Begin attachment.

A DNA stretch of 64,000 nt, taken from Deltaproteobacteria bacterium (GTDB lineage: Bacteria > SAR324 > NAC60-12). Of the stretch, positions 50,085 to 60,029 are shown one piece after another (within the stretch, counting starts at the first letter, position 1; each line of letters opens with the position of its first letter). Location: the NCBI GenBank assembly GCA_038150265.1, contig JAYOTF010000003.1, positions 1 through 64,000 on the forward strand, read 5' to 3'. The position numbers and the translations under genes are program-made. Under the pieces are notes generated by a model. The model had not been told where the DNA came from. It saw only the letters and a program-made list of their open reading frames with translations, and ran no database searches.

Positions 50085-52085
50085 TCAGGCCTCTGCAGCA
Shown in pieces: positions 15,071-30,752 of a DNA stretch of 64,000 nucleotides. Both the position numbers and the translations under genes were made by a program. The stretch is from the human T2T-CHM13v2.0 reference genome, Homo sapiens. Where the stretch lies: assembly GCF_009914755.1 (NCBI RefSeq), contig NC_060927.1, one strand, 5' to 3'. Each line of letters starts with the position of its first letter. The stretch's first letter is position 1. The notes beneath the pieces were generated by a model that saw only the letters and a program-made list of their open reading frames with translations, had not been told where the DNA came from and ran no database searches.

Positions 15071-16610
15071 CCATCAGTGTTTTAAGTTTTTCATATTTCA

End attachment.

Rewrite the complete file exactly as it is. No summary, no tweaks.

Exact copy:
A DNA stretch of 64,000 nt, taken from Deltaproteobacteria bacterium (GTDB lineage: Bacteria > SAR324 > NAC60-12). Of the stretch, positions 50,085 to 60,029 are shown one piece after another (within the stretch, counting starts at the first letter, position 1; each line of letters opens with the position of its first letter). Location: the NCBI GenBank assembly GCA_038150265.1, contig JAYOTF010000003.1, positions 1 through 64,000 on the forward strand, read 5' to 3'. The position numbers and the translations under genes are program-made. Under the pieces are notes generated by a model. The model had not been told where the DNA came from. It saw only the letters and a program-made list of their open reading frames with translations, and ran no database searches.

Positions 50085-52085
50085 TCAGGCCTCTGCAGCA
Shown in pieces: positions 15,071-30,752 of a DNA stretch of 64,000 nucleotides. Both the position numbers and the translations under genes were made by a program. The stretch is from the human T2T-CHM13v2.0 reference genome, Homo sapiens. Where the stretch lies: assembly GCF_009914755.1 (NCBI RefSeq), contig NC_060927.1, one strand, 5' to 3'. Each line of letters starts with the position of its first letter. The stretch's first letter is position 1. The notes beneath the pieces were generated by a model that saw only the letters and a program-made list of their open reading frames with translations, had not been told where the DNA came from and ran no database searches.

Positions 15071-16610
15071 CCATCAGTGTTTTAAGTTTTTCATATTTCA